The 22-year-old Juventus midfielder is spearheading a new wave of American talent while emerging as one of the sport’s strongest voices in the campaign against social injustice
All his teammates were exhausted, sat around the edge of the field, stretching and sweating after a hard practice session in the height of summer, but Weston McKennie still had energy to burn.
The United States men’s national soccer team were using the Cleveland Browns’ training facility during the 2019 Gold Cup, and the young midfielder decided to entertain his colleagues – and anyone else in eyeshot – by turning his hand to the sport of their NFL hosts.
Passes were flung 50, 60 yards, with perfect spirals and textbook quarterback technique, from left to right, right to left. Increasing the difficulty level, McKennie would run in one direction and fire the ball back the other way. Next up: 50-yard field goals, no problem.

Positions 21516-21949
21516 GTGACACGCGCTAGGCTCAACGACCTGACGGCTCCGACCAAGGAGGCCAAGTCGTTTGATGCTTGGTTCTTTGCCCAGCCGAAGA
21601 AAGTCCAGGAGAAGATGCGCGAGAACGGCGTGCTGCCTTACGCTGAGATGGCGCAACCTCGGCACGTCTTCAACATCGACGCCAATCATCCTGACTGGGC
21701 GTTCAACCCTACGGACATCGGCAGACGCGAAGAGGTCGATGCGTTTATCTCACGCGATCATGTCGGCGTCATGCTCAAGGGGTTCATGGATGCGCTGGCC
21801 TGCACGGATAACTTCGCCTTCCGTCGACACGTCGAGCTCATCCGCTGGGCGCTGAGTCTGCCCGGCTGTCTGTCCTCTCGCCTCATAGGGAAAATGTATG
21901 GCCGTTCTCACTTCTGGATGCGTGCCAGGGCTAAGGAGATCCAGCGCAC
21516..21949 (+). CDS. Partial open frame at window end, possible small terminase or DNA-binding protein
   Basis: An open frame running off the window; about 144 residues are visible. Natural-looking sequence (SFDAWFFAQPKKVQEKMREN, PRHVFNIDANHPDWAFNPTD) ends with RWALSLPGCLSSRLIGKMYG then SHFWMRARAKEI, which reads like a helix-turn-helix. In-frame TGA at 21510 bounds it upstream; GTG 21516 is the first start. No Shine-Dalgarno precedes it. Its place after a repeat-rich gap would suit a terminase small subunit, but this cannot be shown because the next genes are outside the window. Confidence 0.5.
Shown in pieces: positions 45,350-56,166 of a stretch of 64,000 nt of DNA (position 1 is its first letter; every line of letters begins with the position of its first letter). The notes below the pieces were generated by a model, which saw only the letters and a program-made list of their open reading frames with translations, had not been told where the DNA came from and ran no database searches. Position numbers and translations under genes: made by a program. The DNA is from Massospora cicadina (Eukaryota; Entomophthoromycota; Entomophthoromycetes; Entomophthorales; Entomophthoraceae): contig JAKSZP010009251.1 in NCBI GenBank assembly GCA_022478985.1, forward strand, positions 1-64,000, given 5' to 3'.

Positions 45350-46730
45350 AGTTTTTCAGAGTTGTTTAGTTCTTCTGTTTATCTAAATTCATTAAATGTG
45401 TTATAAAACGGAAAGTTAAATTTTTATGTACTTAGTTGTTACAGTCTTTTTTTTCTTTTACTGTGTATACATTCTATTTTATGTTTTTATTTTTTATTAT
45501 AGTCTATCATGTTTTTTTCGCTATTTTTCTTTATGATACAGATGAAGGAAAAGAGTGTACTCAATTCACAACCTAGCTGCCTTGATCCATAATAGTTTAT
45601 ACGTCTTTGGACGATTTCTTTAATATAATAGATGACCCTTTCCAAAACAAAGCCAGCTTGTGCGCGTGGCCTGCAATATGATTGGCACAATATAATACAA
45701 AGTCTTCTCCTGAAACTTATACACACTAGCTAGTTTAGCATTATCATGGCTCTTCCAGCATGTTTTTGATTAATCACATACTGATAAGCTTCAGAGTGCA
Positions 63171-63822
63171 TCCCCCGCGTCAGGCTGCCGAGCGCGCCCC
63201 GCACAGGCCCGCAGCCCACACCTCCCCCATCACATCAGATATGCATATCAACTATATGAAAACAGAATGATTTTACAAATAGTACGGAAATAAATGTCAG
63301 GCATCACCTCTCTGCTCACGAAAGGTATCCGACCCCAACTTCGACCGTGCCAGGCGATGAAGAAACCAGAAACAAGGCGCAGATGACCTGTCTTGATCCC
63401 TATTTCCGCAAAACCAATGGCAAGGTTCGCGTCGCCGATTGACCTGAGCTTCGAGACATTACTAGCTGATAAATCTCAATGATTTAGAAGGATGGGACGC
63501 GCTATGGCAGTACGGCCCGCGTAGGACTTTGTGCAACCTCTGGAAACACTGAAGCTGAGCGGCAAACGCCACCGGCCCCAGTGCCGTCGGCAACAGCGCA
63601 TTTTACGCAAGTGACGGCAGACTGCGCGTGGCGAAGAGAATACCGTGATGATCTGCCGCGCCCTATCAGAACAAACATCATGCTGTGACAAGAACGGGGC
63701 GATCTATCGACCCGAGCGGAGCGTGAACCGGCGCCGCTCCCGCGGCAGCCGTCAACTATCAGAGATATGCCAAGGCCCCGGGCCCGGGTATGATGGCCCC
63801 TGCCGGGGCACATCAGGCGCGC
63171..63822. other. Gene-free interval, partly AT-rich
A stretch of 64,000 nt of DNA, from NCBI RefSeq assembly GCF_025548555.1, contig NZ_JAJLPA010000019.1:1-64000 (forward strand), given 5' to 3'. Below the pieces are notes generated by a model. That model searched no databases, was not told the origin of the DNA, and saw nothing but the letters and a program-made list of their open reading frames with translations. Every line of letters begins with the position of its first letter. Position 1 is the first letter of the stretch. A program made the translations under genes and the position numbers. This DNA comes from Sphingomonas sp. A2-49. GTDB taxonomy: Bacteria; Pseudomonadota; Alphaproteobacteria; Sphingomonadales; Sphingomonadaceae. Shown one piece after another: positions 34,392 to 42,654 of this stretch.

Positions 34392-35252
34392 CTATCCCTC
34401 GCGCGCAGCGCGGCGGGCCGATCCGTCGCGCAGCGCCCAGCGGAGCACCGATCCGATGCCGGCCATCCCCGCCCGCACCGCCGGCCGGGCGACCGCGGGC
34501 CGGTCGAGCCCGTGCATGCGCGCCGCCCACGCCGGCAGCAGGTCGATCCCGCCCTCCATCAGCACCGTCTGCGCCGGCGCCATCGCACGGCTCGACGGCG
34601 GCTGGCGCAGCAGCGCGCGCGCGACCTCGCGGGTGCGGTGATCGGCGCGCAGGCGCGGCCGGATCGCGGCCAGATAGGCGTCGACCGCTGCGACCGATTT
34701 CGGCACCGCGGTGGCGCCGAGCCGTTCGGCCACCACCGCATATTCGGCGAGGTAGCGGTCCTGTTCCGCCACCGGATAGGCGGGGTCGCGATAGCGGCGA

“You’re looking at him and thinking, ‘This guy could easily have been an NFL athlete,’” says USMNT manager Gregg Berhalter, recalling the scene. “He’s an unbelievable athlete. He’s messing around with the ball and the Cleveland guys from the Browns were there watching him as well. They were like, ‘Oh my God, this is amazing.’”
In the eyes of his coaches and teammates, those minutes of post-practice exertion exemplified McKennie – the athletic talent, the boundless energy, the natural inclination to entertain and the work ethic that combined to earn a dream move to Juventus, where he plays on loan from Schalke, at the age of 22.
It was by a quirk of fate that the athletic gifts McKennie possesses came to be applied to football. When he was six, his father, John, a staff sergeant in the army, was due for a PCS – permanent change of station. One option considered was Alaska, but the family instead decided on Germany, and the Ramstein Air Base, around 10 miles outside Kaiserslautern. It was upon arriving there that McKennie was first introduced to football. Continue reading